Salam-bast: Dark comedy skewers assumptions about Muslim life in Bay Ridge • Brooklyn Paper

Salam-bast: Dark comedy skewers assumptions about Muslim life in Bay Ridge

Feels like home: Writer, actor, and “The Ridge” creator Ali Abbas knew he had to set his show about Muslim Americans in Bay Ridge because the neighborhood’s tight-knit Muslim community reminded him of others in Dearborn, Michigan, and his native Chicago.
Photo by Georgine Benvenuto

They’re filming the neighborhood from a different angle.

Bay Ridge is the backdrop for a darkly comic web series — “The Ridge” — about life as a Muslim in the neighborhood.

The protagonists acquire super powers in a freak accident and have to deal with their tough-to-control abilities while juggling real-world concerns like police surveillance and conservative parents.

The conflict doesn’t sound particularly “Muslim-y” (a term the show embraces) because young American Muslims are often more concerned about landing a good job or finding a date for the weekend than they are about hijab politics or the Israeli-Palestinian conflict, according to the show’s creator — something he thinks the media often misses.

“I wanted to write roles that tell the real story of our community,” said creator and actor Ali Abbas, a first-generation American of Lebanese descent. “When we’re talking about Muslim shows, I want to talk about our actual problems. There are coming-of-age stories, and love stories, but we never get to those stories. I look at [television shows] “Tyrant” or “Homeland” — I don’t recognize those people, and I feel like that should be a red flag.”

The show is tinged with the supernatural, but the writing focuses on real character development rather than fetishizing an ethnicity — something that attracted the show’s producer.

“It’s not what you typically see in the media,” said producer Monte Bezell, a born-and-raised Park Sloper with Egyptian parentage who also plays an undercover cop on the show. “That was one thing that attracted me — that they do show these characters in a different light.”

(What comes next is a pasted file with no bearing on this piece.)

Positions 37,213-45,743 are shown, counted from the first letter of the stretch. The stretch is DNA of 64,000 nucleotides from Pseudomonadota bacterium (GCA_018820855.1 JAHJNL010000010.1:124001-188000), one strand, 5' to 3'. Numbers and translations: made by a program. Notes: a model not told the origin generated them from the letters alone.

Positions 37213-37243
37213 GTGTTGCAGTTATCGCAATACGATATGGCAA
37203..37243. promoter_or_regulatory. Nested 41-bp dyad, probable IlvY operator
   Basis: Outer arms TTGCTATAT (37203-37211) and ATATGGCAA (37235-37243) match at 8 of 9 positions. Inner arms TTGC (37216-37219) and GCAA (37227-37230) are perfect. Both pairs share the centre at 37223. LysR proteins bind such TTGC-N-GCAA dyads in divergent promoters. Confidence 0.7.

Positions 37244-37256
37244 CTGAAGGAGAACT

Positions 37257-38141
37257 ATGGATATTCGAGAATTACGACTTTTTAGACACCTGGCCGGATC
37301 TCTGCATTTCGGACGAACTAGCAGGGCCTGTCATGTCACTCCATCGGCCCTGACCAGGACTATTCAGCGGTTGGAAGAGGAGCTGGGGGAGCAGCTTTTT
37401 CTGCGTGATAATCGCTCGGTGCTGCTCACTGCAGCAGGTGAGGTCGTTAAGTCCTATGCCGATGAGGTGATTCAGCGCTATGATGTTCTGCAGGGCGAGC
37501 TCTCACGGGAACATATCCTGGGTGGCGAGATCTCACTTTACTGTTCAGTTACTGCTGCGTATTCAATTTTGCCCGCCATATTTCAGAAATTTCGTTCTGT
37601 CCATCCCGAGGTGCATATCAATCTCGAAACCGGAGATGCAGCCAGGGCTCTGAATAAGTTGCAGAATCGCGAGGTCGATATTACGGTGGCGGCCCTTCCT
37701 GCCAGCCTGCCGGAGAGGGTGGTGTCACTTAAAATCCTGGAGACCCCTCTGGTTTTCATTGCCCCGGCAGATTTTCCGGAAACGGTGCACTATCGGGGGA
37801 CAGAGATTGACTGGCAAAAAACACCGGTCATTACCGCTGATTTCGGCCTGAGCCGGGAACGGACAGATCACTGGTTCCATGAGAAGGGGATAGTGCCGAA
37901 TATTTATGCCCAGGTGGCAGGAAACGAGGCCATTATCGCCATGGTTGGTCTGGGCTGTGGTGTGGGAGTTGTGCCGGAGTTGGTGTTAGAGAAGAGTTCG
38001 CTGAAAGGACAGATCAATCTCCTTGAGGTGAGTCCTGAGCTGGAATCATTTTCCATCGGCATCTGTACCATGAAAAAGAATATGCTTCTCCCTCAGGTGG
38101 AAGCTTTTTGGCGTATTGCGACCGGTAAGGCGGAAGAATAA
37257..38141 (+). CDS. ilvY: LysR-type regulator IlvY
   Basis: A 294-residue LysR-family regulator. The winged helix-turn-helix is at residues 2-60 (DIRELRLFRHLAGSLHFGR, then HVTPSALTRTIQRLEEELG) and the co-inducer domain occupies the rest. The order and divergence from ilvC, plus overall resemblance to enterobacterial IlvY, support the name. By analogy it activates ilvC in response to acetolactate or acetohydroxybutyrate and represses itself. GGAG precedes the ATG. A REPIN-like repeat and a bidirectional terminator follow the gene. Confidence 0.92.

Still, the protagonists aren’t perfect — they’re reminiscent of characters from “Seinfeld” or “It’s Always Sunny in Philadelphia” in their occasionally over-the-top egotism. But these aren’t foibles typically associated with particular races or creeds, Abbas said.

Abbas, a Chicagoland native raised in a tight-knit Muslim community, discovered Bay Ridge while reporting for the British Broadcasting Corporation, he said. He found many analogues there to his own Illinois Muslim community and realized the people and stories he encountered in his youth were common in Muslim-American experience, he said.

“When I went and did the story, I was like ‘Oh my god — there are archetypes and constants in our community no matter where you are,’ ” he said.

Abbas transitioned from journalism to screen-writing and came up with his concept for “The Ridge” while studying with improvisational comedy group Upright Citizens Brigade, he said.

The production crew split shooting time between the streets of Bay Ridge and a Middle Eastern restaurant in Park Slope where interior scenes are set, he said.

In one scene, the protagonists accidentally kill an undercover cop who is spying on them and scramble to bury the evidence in Owl’s Head Park — though producers did have to use Prospect Park as a double for Owl’s Head when snow threatened the scene’s continuity, Abbas said.

Abbas and crew didn’t have to apply for permits to film the cop burial in Owl’s Head and Prospect parks — or other scenes near the Gowanus Canal — late last year, because police were too busy feuding with the mayor to care about film shoots, he said.

“Remember when the police took a break from writing tickets?” Abbas said. “It worked out so magically for shooting.”

Abbas has already planned two more seasons for the web series and said he aims to start shooting again in the fall. Bezell is shopping the show around to friends in the television industry, he said.

The first two episodes of “The Ridge” are available at muzz.nyc.

Reach reporter Max Jaeger at mjaeger@cnglocal.com or by calling (718) 260–8303. Follow him on Twitter @JustTheMax.

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